He examined Jacqui's LM, and then excused himself to review her MRI films. He returned and sat down and looked us directly in the eyes and said "I can fix this." My thoughts swam as I struggled to grasp the magnitude of what he was telling us. I looked over at my husband, Ken, and his eyes were bright with tears, as were mine. One of us, I don't recall who, asked the brilliantly phrased question "What do you mean by fix?"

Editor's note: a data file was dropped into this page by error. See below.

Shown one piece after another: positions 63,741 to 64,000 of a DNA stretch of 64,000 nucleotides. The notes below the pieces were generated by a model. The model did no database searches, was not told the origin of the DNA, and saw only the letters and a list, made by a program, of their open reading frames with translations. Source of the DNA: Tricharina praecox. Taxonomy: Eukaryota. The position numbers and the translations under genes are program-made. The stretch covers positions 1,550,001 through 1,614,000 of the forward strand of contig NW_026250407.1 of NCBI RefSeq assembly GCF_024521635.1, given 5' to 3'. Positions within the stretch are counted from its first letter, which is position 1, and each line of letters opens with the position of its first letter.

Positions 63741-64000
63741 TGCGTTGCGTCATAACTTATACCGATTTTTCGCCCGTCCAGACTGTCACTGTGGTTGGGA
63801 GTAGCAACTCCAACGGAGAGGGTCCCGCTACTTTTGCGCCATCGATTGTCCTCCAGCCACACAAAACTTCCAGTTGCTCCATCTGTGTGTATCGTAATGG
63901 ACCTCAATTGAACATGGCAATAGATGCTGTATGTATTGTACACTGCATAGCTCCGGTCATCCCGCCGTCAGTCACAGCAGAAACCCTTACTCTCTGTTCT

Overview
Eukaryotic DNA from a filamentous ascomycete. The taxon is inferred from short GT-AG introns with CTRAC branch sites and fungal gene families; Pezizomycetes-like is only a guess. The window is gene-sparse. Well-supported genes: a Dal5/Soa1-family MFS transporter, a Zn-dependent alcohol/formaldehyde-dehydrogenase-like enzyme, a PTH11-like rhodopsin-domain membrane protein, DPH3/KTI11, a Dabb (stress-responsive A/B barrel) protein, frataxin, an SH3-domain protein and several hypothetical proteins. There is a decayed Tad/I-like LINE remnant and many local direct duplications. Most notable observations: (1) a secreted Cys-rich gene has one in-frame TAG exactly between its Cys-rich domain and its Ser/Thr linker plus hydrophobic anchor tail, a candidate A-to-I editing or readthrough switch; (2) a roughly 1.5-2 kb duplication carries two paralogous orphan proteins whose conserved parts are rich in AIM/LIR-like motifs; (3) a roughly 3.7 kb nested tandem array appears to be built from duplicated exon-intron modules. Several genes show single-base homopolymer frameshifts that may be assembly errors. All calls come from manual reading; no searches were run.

He smiled indulgently and then responded. "I can remove it. All of it. The scar will not be noticeable." We brushed away tears as he continued with the details. It would be a complicated and long surgery - 8 to 10 hours. He said that he expected that her facial nerves and carotid artery would be fine, as would her trachea. He described the scar. He would work the incision into one of the natural folds or creases in her neck. He said that once the scar lightens, it will look like a normal crease in her neck and be nearly indiscernible. Her anticipated hospital stay is 4-5 days with one night in the ICU. She is tentatively scheduled for surgery on the 12th of October. This consult was different. This time we heard "Everything is going to be ok." A statement I had nearly despaired of ever hearing.